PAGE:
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Chapter 11

Am I trying to convince anybody that Shakespeare did not write
Shakespeare's Works? Ah, now, what do you take me for? Would I be
so soft as that, after having known the human race familiarly for
nearly seventy-four years? It would grieve me to know that any one
could think so injuriously of me, so uncomplimentarily, so
unadmiringly of me. No-no, I am aware that when even the brightest
mind in our world has been trained up from childhood in a
superstition of any kind, it will never be possible for that mind,
in its maturity, to examine sincerely, dispassionately, and
conscientiously any evidence or any circumstance which shall seem
to cast a doubt upon the validity of that superstition. I doubt if
I could do it myself. We always get at second hand our notions
about systems of government; and high-tariff and low-tariff; and
prohibition and anti-prohibition; and the holiness of peace and the
glories of war; and codes of honor and codes of morals; and
approval of the duel and disapproval of it; and our beliefs
concerning the nature of cats; and our ideas as to whether the
murder of helpless wild animals is base or is heroic; and our
preferences in the matter of religious and political parties; and
our acceptance or rejection of the Shakespeares and the Arthur
Ortons and the Mrs. Eddys. We get them all at second-hand, we
reason none of them out for ourselves. It is the way we are made.
It is the way we are all made, and we can't help it, we can't
change it. And whenever we have been furnished a fetish, and have
been taught to believe in it, and love it and worship it, and
refrain from examining it, there is no evidence, howsoever clear
and strong, that can persuade us to withdraw from it our loyalty
and our devotion. In morals, conduct, and beliefs we take the
color of our environment and associations, and it is a color that
can safely be warranted to wash. Whenever we have been furnished
with a tar baby ostensibly stuffed with jewels, and warned that it
will be dishonorable and irreverent to disembowel it and test the
jewels, we keep our sacrilegious hands off it. We submit, not
reluctantly, but rather gladly, for we are privately afraid we
should find, upon examination, that the jewels are of the sort that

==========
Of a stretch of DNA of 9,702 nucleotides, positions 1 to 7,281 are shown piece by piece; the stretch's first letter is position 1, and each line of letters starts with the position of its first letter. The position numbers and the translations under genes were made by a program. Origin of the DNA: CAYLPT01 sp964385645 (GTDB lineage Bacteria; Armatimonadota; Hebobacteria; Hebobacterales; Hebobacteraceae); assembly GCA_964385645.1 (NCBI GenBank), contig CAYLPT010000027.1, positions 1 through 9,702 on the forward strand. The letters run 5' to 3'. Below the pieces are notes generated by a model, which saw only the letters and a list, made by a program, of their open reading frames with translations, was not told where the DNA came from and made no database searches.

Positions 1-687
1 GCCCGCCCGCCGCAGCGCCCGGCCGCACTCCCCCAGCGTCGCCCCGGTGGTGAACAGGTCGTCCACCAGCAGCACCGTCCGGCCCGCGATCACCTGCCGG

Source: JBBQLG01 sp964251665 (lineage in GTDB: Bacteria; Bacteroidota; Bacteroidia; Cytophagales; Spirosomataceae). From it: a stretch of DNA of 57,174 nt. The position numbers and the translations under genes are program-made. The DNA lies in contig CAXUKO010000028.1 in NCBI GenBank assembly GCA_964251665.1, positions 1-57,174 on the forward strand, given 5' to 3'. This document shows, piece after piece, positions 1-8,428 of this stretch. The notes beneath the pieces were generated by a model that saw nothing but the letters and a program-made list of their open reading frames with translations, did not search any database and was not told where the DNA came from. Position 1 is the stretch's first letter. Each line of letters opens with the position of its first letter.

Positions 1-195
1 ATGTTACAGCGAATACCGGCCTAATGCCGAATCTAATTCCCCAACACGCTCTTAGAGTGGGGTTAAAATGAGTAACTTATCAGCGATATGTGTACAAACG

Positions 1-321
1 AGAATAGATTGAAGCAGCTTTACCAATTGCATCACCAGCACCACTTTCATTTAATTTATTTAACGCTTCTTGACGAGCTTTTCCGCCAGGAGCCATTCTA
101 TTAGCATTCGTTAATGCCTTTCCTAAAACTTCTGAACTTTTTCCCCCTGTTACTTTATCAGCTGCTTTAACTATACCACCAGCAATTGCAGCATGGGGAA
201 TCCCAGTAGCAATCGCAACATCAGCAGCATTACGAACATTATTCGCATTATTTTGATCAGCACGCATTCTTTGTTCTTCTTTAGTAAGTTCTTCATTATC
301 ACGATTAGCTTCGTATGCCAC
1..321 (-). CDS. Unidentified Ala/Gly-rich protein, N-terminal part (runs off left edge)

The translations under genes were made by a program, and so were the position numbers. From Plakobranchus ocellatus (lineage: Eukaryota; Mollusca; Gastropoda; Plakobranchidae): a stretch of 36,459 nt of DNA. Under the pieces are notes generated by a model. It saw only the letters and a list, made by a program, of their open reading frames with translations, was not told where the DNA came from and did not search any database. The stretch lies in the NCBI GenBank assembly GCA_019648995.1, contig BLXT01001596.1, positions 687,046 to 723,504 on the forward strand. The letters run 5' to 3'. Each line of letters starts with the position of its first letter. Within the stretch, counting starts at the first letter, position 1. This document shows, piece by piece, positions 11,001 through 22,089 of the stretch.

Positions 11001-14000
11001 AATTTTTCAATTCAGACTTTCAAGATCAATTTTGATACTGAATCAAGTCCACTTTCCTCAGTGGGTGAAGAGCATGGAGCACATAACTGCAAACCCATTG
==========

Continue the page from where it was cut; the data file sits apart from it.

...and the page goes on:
are manufactured at North Adams, Mass.

I haven't any idea that Shakespeare will have to vacate his
pedestal this side of the year 2209. Disbelief in him cannot come
swiftly, disbelief in a healthy and deeply-loved tar baby has never
been known to disintegrate swiftly, it is a very slow process. It
took several thousand years to convince our fine race--including
every splendid intellect in it--that there is no such thing as a
witch; it has taken several thousand years to convince that same
fine race--including every splendid intellect in it--that there is
no such person as Satan; it has taken several centuries to remove
perdition from the Protestant Church's program of postmortem
entertainments; it has taken a weary long time to persuade American
Presbyterians to give up infant damnation and try to bear it the
best they can; and it looks as if their Scotch brethren will still
be burning babies in the everlasting fires when Shakespeare comes
down from his perch.

We are The Reasoning Race. We can't prove it by the above
examples, and we can't prove it by the miraculous "histories" built
by those Stratfordolaters out of a hatful of rags and a barrel of
sawdust, but there is a plenty of other things we can prove it by,
if I could think of them. We are The Reasoning Race, and when we
find a vague file of chipmunk-tracks stringing through the dust of
Stratford village, we know by our reasoning powers that Hercules
has been along there. I feel that our fetish is safe for three
centuries yet. The bust, too--there in the Stratford Church. The
precious bust, the priceless bust, the calm bust, the serene bust,
the emotionless bust, with the dandy moustache, and the putty face,
unseamed of care--that face which has looked passionlessly down
upon the awed pilgrim for a hundred and fifty years and will still
look down upon the awed pilgrim three hundred more, with the deep,
deep, deep, subtle, subtle, subtle, expression of a bladder.

Mark Twain

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